That’s not it, though. There are a few Fifth Freedom Cathay Pacific routes, too. I explained more about Fifth Freedom flights here and here. The JFK – YVR fifth freedom route is the most celebrated, but there are more.

From Taipei (and back):

  • TPE – ICN

  • TPE – NRT

  • TPE – NGO

  • TPE – KIX

From Singapore:

  • SIN – BKK (and vice versa)

Since you’re allowed 2 stopovers and an open jaw for round-trip travel, you could fly from Hong Kong to Bangkok and make a stopover in Singapore – all for 20,000 Asia Miles in Economy.

Or you could fly from Hong Kong to Tokyo with a stopover in Taipei, take a train to Osaka, explore Kyoto and Nara, and fly back to Hong Kong either directly or via Taipei.

Read the new routing rules here; don’t worry, they’re every bit as arcane as the old ones. 🙂

If you’re based in Hong Kong, a 2,750-mile radius covers all Asia, including Japan and China (except for some former Soviet republics where Cathay Pacific doesn’t fly anyway) plus most of the Indian subcontinent. If this works for your travel patterns, you’re going to be fine — and in some cases, even better than before. No need to get rid of Asia Miles now.

Once again, the new Standard Chart will only allow you to travel on Cathay Pacific and/or Cathay Dragon.

   Long Hauls

Some of these are getting better in Economy. And, by the way, when I’m talking about long and ultra-long hauls, I’m interested in transcontinental flights, just so it’s clear.

Cathay Pacific flies to 8 North American Cities: New York (JFK and EWR), Boston, Washington DC, Chicago, Los Angeles, San Francisco, Toronto, and Vancouver.

Things are getting worse in Business and First — mostly.

Here are the costs in Economy.

  • New York, Boston, Washington DC, Chicago, Toronto: 90,000 before 6.22.18 and 84,000 after.

  • LA, San Francisco, Vancouver: 60,000 before and after.

While a 6,000-mile discount can feel like a good deal, may I suggest that using Asia Miles to fly ultra-long hauls in Economy is not a great idea to begin with? Compare this “enhanced” rate with what the U.S. airlines charge for flights to Hong Kong (round trip).

  • American: 65,000 – 70,000 miles

  • Delta: 70,000 miles

  • United: 80,000 miles

If you fly to Hong Kong from the West Coast, there are no changes in Economy award levels, which, at 60,000 miles, are competitive compared to the U.S. airlines.

   Super Duper Long Hauls

Since band F (10,001+) is going to disappear, it will cost you the same as the old band E (7,500 +) to redeem at the new levels, and that presents some opportunities.

You will be paying (per round trip):

  • 84,000 Asia Miles for Economy

  • 120,000 for Premium Economy

  • 170,000 for Business

  • 250,000 for First

Versus what you’re paying now:

  • 110,000 Asia Miles for Economy

  • 132,000 for Premium Economy

  • 175,000 for Business

  • 260,000 for First

You will find savings in every class, although First Class is moot. Cathay doesn’t fly First to faraway destinations except Europe and the U.S., so you would be paying enormous amount of miles just for a mix of First and Business classes.

The point, however, is that if you are looking at flying to Australia or South Africa, both destinations will cost you less after June 22 than it does now, so it makes perfect sense to wait and save your miles.

   oneworld Chart

The oneworld chart gets devalued in all classes, plain and simple. It starts getting worse for distances over 4,000 miles.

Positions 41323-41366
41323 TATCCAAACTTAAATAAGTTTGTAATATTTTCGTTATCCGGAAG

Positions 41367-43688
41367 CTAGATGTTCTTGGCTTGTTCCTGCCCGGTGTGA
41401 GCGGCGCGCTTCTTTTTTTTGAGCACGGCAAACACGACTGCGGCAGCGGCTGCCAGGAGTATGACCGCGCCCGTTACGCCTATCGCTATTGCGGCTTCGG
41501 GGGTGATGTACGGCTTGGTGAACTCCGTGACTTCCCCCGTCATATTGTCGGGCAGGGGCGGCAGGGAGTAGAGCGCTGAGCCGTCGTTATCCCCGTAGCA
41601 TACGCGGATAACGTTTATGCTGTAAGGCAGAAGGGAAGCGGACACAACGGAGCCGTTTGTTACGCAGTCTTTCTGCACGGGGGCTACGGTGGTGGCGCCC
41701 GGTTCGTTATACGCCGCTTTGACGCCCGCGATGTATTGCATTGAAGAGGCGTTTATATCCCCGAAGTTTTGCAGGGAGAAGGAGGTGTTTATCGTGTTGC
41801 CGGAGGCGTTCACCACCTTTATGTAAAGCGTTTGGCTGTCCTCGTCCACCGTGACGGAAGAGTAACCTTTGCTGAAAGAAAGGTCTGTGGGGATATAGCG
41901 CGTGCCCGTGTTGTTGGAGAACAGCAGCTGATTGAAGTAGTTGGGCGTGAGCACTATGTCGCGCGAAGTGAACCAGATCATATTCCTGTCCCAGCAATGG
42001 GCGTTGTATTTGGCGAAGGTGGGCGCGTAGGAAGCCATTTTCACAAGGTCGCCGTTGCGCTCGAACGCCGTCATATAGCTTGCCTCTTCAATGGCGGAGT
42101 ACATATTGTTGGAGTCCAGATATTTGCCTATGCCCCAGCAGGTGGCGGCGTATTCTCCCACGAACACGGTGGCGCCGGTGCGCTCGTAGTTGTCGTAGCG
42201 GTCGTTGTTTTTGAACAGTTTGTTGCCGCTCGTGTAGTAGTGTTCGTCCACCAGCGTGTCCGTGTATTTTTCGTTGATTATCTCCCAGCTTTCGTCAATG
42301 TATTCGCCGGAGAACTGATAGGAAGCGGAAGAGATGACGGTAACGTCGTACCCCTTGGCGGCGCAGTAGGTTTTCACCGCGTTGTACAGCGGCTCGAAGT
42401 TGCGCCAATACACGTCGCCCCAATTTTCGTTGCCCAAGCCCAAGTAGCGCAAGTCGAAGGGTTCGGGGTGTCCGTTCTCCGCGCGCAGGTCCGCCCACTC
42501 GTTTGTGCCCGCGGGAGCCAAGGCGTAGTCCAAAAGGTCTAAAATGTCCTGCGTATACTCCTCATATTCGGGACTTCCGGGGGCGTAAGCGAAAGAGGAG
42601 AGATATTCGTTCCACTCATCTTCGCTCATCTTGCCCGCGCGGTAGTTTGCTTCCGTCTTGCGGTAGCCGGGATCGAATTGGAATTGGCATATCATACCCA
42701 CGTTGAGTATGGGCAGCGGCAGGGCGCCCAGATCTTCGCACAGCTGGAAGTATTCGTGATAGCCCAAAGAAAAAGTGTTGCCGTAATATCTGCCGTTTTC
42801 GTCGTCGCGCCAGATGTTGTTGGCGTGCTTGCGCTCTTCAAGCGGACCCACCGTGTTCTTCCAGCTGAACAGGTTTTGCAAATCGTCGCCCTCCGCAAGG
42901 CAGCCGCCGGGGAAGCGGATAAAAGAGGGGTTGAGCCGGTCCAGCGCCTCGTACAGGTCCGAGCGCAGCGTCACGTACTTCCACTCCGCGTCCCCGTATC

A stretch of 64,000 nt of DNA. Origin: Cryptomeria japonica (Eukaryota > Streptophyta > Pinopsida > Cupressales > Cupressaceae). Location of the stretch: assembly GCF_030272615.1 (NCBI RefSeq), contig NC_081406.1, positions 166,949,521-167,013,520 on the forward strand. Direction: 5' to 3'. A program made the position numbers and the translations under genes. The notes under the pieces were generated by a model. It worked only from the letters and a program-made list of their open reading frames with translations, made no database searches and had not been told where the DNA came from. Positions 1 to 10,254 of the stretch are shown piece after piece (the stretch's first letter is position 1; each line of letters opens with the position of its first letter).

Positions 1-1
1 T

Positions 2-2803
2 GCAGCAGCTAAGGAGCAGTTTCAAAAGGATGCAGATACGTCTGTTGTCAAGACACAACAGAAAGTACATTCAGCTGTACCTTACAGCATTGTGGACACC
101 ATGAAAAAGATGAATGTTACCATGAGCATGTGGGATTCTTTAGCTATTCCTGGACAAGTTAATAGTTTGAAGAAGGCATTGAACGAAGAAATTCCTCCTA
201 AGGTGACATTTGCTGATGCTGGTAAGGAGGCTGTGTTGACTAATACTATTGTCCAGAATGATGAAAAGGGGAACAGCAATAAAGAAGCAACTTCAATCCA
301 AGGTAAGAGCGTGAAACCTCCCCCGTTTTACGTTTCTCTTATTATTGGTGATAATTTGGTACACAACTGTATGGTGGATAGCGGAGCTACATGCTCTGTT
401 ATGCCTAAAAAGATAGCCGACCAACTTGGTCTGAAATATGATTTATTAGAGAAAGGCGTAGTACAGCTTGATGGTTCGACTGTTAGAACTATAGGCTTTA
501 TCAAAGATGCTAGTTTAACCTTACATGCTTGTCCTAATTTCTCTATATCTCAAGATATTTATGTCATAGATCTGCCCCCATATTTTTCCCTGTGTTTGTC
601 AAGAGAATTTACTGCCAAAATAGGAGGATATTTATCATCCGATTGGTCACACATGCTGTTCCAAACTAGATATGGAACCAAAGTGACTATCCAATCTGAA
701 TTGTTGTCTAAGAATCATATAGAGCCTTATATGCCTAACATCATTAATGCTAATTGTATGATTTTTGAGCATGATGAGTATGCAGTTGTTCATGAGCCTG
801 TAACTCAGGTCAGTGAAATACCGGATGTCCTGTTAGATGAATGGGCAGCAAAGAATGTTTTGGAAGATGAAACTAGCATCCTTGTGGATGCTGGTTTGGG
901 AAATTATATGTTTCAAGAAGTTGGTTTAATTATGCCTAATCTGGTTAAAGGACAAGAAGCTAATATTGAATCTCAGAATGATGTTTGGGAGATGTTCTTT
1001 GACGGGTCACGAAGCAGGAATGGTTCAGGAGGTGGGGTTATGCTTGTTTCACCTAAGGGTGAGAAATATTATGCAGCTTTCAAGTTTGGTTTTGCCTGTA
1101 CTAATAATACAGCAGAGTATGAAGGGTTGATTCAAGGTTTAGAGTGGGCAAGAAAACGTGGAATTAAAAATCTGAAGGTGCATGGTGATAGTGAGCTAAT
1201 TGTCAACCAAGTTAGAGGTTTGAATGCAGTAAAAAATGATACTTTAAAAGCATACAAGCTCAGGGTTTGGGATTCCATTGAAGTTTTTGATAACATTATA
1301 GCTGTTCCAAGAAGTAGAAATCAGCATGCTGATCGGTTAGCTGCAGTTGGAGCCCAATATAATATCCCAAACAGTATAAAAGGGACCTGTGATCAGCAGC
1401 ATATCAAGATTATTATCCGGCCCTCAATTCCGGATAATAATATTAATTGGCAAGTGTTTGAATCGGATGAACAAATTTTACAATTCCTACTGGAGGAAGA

Award Zone Distance in Actual Miles Asia Miles Required
Economy Business First
01 0 – 1,000 30,000 55,000 70,000
02 1,001 – 1,500 30,000 60,000 80,000
03 1,501 – 2,000 35,000 65,000 90,000
04 2,001 – 4,000 35,000 70,000 95,000
05 4,001 – 7,500 60,000 90,000 140,000
06 7,501 – 9,000 65,000 100,000 150,000
07 9,001 – 10,000 70,000 110,000 160,000
08 10,001 – 14,000 90,000 135,000 220,000
09 14,001 – 18,000 100,000 155,000 250,000
10 18,001 – 20,000 105,000 165,000 260,000
11 20,001 – 25,000 115,000 185,000 280,000
12 25,001 – 35,000 130,000 210,000 300,000
13 35,001 – 50,000 150,000 240,000 345,000

You also need to remember 2 things about this chart.

  • Unlike the Standard Chart, you need to count all segments.

  • You must travel on at least 2 oneworld airlines or 3 with Cathay Pacific.

Here is the new official Cathay Pacific Terms and Conditions site.

Unless you consider the levels that haven’t changed a sweet spot, there is nothing to see there.

   Partners Chart

As I’ve mentioned before, the partner’s chart will be up only after June 22, 2018, but Cathay Pacific has shared some examples of the future redemption levels with us. From what I can glimpse, things are mostly getting worse in line with other Asia Miles award charts, or – best case scenario – staying the same.

Here are some examples for round-trip travel.

  • Hong Kong – Sydney in Coach on Qantas: from 45,000 to 50,000 Asia Miles

  • Tokyo – Taipei in Business on Japan Airlines: 50,000 to 60,000

  • Hong Kong to Doha in Business on Qatar: 80,000 to 100,000

Some one-way flights become a little cheaper.

  • Hong Kong – Koh Samui in Coach on Bangkok Airways: 20,000 to 15,000

  • Dallas – Hong Kong on American: 55,000 to 47,000 (still too much compared to AA’s own levels)

Let’s recap

What are the Asia Miles devaluation sweet spots?

  • New York to Vancouver in Economy

  • Hong Kong to the rest of Asia in Economy, especially for distances close to 2,500 – 2,750 miles (Mumbai, Colombo, etc.)

  • Hong Kong to Asia using stopovers on Fifth Freedom routes

  • Extra long hauls in all classes from North America via Hong Kong (JFK – HKG – SYD or JFK – HKG – JNB).

Also consider staying put if you mostly use Cathay Pacific miles to book one-way flights anyway.

The rest of us should use our stash of Asia Miles to book NOW.

What do you think? Are you going to get rid of your miles in light of the Asia Miles devaluation? Share your thoughts in the Comments section.

To Be Continued

Cathay Pacific Photo By: SDASM Archives